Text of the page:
Asphyxiant. Highly flammable, danger- ous fire risk, explosive limits in air 2–11%. Upper respiratory tract irritant. Questionable carcinogen.
Moderate concentration in air causes dizziness, drowsiness, and unconsciousness. Contact with liquefied PROPYLENE will cause ``freezing burn.''
Propylene is an asphyxiate and at high concentrationsa mild anesthetic. Exposure tohigh concentrations can cause narcosis andunconsciousness. Contact with the liquefiedgas can cause burns.
Behavior in Fire: Containers may explode. Vapor is heavier than air and may travel considerable distance to a source of ignition and flash back.
A simple asphpant. No irritant effects from hgh concentrations in gaseous form. When compressed to liquid form, can cause skin burns from freezing effects of rapid evaporation on tissue. Questionable carcinogen. Flammable gas and very dangerous fire hazard when exposed to heat, flame, or oxidlzers. Explosive in the form of vapor when exposed to heat or flame. Under unusual conditions, i.e., 955 atm pressure and 327'℃, it has been known to explode. Explodes on contact with trifluoromethyl hypofluorite. Explosive polymerization is initiated by lithium nitrate + sulfur dioxide. Reacts with oxides of nitrogen to form an explosive product. Dangerous; can react vigorously with oxidizing materials. To fight fire, stop flow of gas. Used in production of fabricated polymers, fibers, and solvents, in production of plastic products and resins. For effects of simple asphyxiants, see ARGON.
Propylene is used in production of fabricated polymers, fibers, polypropylene resins; solvents, isopropyl alcohol, propylene dimer, and trimer as gasoline components and detergent raw materials; propylene oxide; cumene, synthetic glycerol; isoprene, and oxo-alcohols.
Exposure of rats and mice to 200, 1000, or 5000 ppm propene 7 h/day, 5 days/week for 18–24 months did not reveal any carcinogenic effects in either species. In another study with exposures of 5,000 and 10,000 ppm, rats exhibited non-neoplastic lesions in the nasal cavity. These consisted of hyperplasia in female rats exposed to the high concentrations, and squamous metaplasia in female rats exposed to both concentrations and in male rats exposed to the low concentration. Inflammatory changes occurred also in male rats of both exposure groups.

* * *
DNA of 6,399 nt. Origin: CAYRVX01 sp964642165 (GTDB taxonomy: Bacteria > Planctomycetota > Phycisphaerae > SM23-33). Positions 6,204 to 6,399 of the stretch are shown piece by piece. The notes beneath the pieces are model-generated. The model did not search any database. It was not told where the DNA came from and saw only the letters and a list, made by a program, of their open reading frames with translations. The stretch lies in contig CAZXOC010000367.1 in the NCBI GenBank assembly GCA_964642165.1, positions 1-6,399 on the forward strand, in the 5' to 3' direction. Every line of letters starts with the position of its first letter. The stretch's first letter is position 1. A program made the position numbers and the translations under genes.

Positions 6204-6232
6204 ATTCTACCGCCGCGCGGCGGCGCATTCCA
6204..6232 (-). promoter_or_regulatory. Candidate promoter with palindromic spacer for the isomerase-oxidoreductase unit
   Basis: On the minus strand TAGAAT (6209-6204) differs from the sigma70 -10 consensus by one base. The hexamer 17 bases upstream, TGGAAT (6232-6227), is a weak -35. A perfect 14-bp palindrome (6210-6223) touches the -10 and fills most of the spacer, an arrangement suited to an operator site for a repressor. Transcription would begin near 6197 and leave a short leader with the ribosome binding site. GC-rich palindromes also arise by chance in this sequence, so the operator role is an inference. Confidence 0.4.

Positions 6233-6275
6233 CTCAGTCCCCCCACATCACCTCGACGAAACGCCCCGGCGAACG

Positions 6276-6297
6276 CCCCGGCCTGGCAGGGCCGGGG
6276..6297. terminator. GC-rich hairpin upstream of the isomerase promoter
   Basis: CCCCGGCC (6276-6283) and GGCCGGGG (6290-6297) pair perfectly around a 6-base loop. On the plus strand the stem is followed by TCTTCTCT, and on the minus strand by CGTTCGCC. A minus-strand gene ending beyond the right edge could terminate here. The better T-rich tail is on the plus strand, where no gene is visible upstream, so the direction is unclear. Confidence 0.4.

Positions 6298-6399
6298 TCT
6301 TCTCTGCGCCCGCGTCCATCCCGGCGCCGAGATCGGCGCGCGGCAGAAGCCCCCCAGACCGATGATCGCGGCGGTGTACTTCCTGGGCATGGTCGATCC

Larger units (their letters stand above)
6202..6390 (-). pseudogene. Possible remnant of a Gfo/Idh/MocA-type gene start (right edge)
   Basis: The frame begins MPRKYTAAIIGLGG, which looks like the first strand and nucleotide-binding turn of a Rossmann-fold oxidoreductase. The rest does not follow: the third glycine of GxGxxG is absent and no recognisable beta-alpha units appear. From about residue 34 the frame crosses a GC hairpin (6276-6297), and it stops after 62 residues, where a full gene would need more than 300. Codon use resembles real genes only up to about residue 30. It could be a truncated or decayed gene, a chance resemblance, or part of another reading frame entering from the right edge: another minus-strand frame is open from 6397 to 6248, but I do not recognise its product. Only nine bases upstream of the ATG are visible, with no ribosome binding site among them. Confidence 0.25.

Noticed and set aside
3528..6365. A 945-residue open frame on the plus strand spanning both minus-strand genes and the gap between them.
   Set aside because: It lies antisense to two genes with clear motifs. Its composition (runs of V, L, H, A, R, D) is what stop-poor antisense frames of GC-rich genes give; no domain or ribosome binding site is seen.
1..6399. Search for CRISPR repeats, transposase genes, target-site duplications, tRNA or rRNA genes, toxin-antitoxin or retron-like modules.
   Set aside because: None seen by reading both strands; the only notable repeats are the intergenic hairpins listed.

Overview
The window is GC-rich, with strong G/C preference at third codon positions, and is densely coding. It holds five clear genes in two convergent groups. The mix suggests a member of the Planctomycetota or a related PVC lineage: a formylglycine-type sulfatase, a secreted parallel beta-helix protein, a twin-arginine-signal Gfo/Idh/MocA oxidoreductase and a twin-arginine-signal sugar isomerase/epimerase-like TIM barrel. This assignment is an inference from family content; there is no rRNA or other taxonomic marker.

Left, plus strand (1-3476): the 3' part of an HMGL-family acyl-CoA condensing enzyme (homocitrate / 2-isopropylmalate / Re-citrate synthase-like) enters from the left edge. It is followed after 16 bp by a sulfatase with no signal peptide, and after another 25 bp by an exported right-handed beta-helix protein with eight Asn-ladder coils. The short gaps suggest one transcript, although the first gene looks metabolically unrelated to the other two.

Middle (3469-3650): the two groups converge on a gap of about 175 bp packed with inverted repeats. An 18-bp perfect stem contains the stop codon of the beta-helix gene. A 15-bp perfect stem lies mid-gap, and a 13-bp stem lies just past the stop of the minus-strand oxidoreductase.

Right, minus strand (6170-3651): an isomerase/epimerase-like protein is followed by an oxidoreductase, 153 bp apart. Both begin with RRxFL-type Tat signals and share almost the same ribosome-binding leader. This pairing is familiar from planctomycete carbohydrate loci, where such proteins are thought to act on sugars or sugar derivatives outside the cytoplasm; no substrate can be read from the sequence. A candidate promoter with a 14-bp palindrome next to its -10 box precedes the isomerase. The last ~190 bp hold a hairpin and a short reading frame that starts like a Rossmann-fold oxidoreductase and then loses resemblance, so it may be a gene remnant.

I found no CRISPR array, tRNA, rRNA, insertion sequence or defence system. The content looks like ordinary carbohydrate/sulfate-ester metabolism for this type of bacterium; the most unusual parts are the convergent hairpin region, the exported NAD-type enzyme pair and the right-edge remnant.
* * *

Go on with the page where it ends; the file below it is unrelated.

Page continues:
UN1077 Propylene, Hazard Class: 2.1; Labels: 2.1-Flammable gas. UN1075 Petroleum gases, liquefied or Liquefied petroleum gas, Hazard Class: 2.1; Labels: 2.1- Flammable gas. Cylinders must be transported in a secure upright position, in a well-ventilated truck. Protect cylinder and labels from physical damage. The owner of the com- pressed gas cylinder is the only entity allowed by federal law (49CFR) to transport and refill them. It is a violation of transportation regulations to refill compressed gas cylin- ders without the express written permission of the owner.
Purify it by freeze-pump-thaw cycles and trap-to-trap distillation. [Beilstein 1 IV 725.]
Propylene forms explosive mixture with air. Violent reaction with oxidizers (chlorates, nitrates, per- oxides, permanganates, perchlorates, chlorine, bromine, fluorine, etc.); contact may cause fires or explosions. Keep away from alkaline materials, strong bases, strong acids, oxoacids, epoxides, and many other compounds. Able to form unstable peroxides; can polymerize, especially in heat, direct sunlight, oxidizers and other chemicals.
Return refillable compressed gas cylinders to supplier. Use a licensed professional waste disposal service to dispose of this material, perhaps using controlled incineration. All federal, state, and local environ- mental regulations must be observed.
PROPYLENE Preparation Products And Raw materials
- Manganic acetylacetonate
- Ruthenium acetylacetonate
- VANADIUM(III) ACETYLACETONATE
- Aluminum acetylacetonate
- Titanium diisopropoxide bis(acetylacetonate)
- Ferric acetylacetonate
- 2,4-PENTANEDIONE, SILVER DERIVATIVE
- LANTHANUM ACETYLACETONATE
- Vanadyl acetylacetonate
- COBALT(II) ACETYLACETONATE